The edge network serves as an attention model for the node network. It feeds information to the node network through its’ edge weights on which surrounding nodes are important to pay attention to.

The node network then uses the help of the hints given by the edge network when aggregating neighborhood nodes to best arrive at node embeddings capturing hidden attributes of the graph. The embedding is stored within the hidden dimensions of each node vector. Being the only inputs, these latent embeddings then end up directly contributing to the edge network’s ability to distinguish between the nodes that are connected and those that are not.

After a few iterations of that, the edge network is used one last time on the best node embeddings to arrive at the final edge predictions on the inputted event graph.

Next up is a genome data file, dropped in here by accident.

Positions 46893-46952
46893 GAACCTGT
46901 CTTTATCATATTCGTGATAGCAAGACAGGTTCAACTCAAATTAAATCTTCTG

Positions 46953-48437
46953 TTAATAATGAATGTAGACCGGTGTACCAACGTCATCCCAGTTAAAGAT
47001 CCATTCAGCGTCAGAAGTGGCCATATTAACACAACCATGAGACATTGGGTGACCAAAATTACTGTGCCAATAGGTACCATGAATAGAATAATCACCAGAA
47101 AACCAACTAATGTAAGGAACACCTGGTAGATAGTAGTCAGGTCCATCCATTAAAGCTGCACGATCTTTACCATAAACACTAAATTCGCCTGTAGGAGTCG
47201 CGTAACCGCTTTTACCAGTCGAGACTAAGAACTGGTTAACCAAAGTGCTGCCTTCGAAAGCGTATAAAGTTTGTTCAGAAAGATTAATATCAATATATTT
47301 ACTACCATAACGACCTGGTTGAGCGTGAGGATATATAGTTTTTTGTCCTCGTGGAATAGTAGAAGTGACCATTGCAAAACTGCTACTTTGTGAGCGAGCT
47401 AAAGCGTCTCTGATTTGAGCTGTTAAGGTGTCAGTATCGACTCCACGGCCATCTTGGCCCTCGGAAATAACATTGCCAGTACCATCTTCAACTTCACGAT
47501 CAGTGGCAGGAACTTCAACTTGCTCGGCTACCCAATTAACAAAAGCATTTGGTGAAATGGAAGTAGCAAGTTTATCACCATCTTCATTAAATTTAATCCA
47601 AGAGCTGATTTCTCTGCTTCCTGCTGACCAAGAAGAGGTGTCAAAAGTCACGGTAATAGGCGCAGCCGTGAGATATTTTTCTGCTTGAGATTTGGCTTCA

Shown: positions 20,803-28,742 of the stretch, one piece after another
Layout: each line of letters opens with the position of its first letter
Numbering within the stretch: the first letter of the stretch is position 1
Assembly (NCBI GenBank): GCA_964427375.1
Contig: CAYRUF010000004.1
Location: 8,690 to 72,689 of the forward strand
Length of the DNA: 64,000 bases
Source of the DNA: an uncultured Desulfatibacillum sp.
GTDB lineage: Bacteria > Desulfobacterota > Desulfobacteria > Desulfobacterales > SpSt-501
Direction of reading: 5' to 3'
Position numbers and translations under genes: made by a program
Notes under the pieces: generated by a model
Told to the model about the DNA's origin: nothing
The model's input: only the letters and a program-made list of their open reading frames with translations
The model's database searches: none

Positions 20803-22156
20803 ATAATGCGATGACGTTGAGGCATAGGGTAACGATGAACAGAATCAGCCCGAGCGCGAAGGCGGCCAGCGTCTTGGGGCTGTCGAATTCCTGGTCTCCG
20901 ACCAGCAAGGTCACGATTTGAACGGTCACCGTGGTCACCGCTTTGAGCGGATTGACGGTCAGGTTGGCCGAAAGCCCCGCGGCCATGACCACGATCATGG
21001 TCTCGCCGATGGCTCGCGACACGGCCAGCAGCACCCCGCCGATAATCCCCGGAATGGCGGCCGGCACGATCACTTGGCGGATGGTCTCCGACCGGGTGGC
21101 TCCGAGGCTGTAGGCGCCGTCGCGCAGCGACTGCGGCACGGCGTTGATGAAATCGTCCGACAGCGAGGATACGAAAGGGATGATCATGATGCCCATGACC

There is only one Edge Network in the pipeline, two Edge Networks are drawn only for visual purposes.

To crystallize the process, let’s compare 3 essential aspects between the QGNN and the GCNN we covered earlier:

Section 4: Architecture improvements made in QHack

Thus far, I’ve detailed at great length how the original QGNN works as brought forth within [4].

In this optional section, I’ll detail how my team and I extended the work to expand the ability of this specific QGNN.

Vanishing/exploding gradient problem

A known issue of recurrent neural networks is the vanishing gradient problem and the QGNN used here is no exception. Training an RNN requires using back-propagation through time (BPTT), which means that you choose a number of time steps N, and you unroll your network such that it becomes a feed-forward neural network (FFNN) with N duplicates of the original network.